I’ve always packed a pretty wide quiver when I hit the road, so that hasn’t changed too much. The vehicle I had definitely has though. I used to use an old Camry wagon with no air-con that was sturdy as they come. I’d have a longboard or two on the roof and then a few shortboards in the back as well. These days, I pack a few mid-lengths in there, so the quiver has grown, but thankfully I have a bit of a better vehicle to cart everything around.

    Do you go looking for waves to suit a particular board or do you pick the board based on the conditions?

    I would just go to wherever the waves were best and decide on the board afterwards. I grew up in an era where I was looking up to longboarders like Dave Simons and Bonga Perkins and other guys who were surfing big hollow waves in places like Hawaii, so I wouldn’t not ride a longboard if the waves were big and perfect. When it was crowded it also helped me get my share.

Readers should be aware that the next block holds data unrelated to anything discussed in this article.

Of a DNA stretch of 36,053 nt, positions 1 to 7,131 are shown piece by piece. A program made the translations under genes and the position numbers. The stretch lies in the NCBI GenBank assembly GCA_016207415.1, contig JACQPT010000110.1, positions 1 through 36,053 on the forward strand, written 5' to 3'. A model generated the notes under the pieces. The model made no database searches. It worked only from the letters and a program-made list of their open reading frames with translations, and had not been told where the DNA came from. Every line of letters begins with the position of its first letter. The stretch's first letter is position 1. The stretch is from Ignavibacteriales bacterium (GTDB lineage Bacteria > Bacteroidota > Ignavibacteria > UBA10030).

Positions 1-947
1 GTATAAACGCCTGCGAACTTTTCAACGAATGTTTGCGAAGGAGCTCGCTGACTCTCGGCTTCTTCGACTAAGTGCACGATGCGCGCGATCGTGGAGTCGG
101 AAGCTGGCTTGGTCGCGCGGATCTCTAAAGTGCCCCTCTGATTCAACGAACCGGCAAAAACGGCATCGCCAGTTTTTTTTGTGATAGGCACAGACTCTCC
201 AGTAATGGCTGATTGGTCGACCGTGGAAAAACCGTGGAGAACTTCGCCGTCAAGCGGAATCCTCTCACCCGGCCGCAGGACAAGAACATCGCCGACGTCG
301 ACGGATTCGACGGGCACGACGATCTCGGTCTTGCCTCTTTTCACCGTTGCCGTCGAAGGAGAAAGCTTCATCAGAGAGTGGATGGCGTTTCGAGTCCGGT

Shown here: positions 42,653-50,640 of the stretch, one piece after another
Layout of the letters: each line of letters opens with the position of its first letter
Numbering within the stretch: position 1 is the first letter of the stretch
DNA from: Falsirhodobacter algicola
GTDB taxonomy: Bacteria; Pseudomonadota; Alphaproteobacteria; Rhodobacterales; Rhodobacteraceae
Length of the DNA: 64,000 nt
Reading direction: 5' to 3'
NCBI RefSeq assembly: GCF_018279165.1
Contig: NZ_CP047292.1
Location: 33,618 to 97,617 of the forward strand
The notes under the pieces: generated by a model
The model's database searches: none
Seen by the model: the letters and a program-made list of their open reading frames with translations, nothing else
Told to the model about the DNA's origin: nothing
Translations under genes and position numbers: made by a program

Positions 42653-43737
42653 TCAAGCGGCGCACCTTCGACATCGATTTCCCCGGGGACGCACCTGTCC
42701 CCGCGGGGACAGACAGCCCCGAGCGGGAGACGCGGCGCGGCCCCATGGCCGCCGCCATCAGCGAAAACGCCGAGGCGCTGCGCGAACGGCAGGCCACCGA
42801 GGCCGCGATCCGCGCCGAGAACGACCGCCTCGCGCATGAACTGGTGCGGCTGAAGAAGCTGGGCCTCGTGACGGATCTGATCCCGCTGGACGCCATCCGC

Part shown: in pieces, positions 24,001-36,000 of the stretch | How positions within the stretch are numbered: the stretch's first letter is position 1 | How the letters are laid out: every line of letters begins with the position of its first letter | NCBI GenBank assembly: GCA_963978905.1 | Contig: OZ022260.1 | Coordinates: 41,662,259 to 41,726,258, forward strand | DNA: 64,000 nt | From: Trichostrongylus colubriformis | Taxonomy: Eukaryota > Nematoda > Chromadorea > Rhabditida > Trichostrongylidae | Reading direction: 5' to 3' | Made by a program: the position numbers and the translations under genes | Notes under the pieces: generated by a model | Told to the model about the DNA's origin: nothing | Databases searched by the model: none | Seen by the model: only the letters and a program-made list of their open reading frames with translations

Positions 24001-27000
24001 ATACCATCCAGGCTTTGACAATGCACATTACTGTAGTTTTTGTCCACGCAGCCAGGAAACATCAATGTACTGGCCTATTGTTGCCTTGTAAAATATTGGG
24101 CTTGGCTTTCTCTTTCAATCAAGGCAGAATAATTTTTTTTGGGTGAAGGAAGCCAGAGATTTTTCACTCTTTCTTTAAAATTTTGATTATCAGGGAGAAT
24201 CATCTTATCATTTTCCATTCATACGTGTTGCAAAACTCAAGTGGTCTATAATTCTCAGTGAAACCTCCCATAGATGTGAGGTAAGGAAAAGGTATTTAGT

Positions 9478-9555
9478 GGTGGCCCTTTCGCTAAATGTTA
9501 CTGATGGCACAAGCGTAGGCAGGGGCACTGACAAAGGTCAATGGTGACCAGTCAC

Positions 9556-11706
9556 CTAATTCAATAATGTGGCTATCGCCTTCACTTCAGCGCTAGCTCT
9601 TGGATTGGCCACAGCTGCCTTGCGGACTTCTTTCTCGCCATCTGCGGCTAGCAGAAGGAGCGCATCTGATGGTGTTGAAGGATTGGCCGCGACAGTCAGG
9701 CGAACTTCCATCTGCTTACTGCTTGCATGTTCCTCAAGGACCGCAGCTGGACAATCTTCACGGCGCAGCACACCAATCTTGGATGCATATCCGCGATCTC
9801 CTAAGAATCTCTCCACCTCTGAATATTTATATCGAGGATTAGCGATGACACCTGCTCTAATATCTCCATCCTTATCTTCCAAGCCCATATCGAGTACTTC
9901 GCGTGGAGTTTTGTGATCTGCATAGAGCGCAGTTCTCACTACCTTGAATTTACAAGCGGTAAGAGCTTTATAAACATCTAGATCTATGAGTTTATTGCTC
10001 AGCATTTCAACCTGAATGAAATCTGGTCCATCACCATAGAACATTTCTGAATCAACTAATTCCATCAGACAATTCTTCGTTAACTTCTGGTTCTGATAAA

It's been nearly 10 years since your last world title. Do you still get the same joy out of riding a longboard that you always did?

    For sure. Probably more so over the last 12 months. After I stepped away from the tour I felt a bit burnt out and neglected it for a bit. But that also coincided with me riding a lot of mid-lengths too. I’ve been jumping back on the longboard quite a bit over the last 12 months though and have been really enjoying it.

    Is there one road trip in particular that really jumps out and what sort of board did you opt for?

    There have been so many days when I’ve scored incredible waves to myself or just with a mate. There is not one super standout day. There are too many fun punchy days to remember. The ones that I think are the most memorable are days around home that have been magical and I haven’t had to get on a plane or drive long distances.

    Talk us through your favourite hardware when you’ve been hitting the road around home.

    I’ve been riding quads mostly and I’ve been working on new little quad sets to go in my shortboards and mid-lengths. They’ve been my go-to fins when I haven’t been riding longboards.

    Harley's Day Trip Tips

    - If you can try and swing it, do them last minute on a favourable forecast.

    - Good company is a must. Make sure you’re comfortable travelling together.

    - I think the most important rule on any road trip is to not drive away from waves if they’re right there in front of you.

    Hi, it looks like you are in . Would you like to go to your local store?